Published on: March 23, 2014
As small as Trinidad seems on the map, there are still places that you can get lost in. Surely you’ve driven off the side of the island, skirted the coastline, magically sprouted fins and sailed across the ocean and ended up on another landmass. Surely you’ve closed your eyes and woken up elsewhere
You’ve got to go wandering, you see? Leave Port of Spain behind. Go past Tunapuna, Trincity and Arima. Go to where you could buy real honey from a roadside vendor and drink rum at bar you’ve never been to before. Go to places where stretches of concrete are fewer and further between. Go to where the road narrows, cracks and slips away into nothingness, where there are only houses and no tall buildings.
When you reach the Valencia stretch you know you’ve almost escaped. You turn the windows down and feel the cooler air on your face; turn the music up and touch the breeze with you’re fingertips. You smell the green on the air and watch the signposts as you fly past them: Matura – 5km, Salybia – 10km, Toco – ?.
“How much further?”
“Does it matter?”
Smile and realize it really doesn’t.
A sudden heavy shower advances and although it’s the middle of the day, you can barely see a foot in front of you. You laugh because you have no idea where you’re going and it’s glorious. So you turn the music up louder and follow the maxi in front of you that hugs the mountain and sails around the corners for dear life, hoping he does not lead you flying off the cliff or crashing into a crater in the road, hoping he’s going the same direction that you are.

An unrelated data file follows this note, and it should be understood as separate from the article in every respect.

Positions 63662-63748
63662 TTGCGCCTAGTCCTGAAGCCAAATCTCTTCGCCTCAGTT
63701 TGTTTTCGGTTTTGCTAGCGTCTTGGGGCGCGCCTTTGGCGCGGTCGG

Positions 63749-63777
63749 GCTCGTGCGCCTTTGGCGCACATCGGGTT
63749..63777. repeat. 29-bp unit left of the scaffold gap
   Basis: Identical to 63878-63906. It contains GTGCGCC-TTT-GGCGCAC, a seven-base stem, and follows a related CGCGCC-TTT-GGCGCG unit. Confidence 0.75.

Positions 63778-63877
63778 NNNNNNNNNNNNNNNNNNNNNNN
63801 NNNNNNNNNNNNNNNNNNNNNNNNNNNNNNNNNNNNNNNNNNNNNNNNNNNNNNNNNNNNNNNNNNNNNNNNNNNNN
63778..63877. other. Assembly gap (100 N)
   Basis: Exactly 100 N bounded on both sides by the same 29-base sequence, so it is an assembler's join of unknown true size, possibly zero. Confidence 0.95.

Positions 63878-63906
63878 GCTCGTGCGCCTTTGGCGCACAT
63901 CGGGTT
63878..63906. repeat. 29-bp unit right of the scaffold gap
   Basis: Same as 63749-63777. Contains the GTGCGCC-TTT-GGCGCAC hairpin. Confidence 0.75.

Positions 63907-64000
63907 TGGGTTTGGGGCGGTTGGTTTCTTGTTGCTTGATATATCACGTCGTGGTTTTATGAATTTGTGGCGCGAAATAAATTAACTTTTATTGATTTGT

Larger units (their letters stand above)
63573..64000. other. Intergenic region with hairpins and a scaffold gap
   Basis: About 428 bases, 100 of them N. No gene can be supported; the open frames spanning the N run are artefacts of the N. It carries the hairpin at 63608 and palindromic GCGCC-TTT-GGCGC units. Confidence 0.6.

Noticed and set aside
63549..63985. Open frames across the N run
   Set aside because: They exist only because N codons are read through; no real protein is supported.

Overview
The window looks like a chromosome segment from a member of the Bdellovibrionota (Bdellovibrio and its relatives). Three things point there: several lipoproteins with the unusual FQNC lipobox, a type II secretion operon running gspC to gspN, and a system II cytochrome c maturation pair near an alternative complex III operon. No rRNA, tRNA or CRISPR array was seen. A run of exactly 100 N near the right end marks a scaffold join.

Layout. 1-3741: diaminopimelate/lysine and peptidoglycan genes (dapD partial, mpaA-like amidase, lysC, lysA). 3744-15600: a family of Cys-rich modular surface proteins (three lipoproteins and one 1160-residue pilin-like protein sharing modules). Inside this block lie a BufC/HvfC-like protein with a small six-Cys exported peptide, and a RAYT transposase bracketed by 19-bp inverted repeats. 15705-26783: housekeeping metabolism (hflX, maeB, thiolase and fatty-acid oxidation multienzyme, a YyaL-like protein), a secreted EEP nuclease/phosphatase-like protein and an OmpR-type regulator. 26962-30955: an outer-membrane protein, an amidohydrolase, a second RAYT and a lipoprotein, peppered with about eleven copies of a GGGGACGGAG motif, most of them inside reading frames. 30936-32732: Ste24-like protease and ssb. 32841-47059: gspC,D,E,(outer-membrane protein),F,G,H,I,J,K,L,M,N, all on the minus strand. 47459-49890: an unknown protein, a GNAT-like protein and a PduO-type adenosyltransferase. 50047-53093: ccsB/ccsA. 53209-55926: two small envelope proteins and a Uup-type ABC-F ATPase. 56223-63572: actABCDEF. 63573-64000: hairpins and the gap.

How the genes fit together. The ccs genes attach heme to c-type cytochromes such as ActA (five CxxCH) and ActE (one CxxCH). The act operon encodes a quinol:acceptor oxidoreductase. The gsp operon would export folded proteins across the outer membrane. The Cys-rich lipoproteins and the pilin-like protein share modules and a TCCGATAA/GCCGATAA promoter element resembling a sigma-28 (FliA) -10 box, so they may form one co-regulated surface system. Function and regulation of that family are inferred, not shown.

Turn a corner and then out of the misty green, the ocean appears grey and churning, the horizon almost indistinguishable from the sea. The coastline is rugged at the bottom of the cliffs and the ocean crashes upon the dark.
And then you are there, where a sign at the bottom of a steep road, adorned with a lanterns and flowers says Hosana. A man you don’t know carrying two bags of ice calls out to you “You come for the wedding? Is right up here. You reach!’
At the crest of the hill, the view of the coastline and the surrounding ocean opens itself to you like a gift, the bar man asks you what you drinking and the groom smiles smiles a bit nervously, waiting. You breathe in deeply and sip your El Dorado rum. Yes, we reach.
Writer: Ayanna Gillian Lloyd
Ayanna Gillian Lloyd is a writer and creative strategist based in Trinidad & Tobago.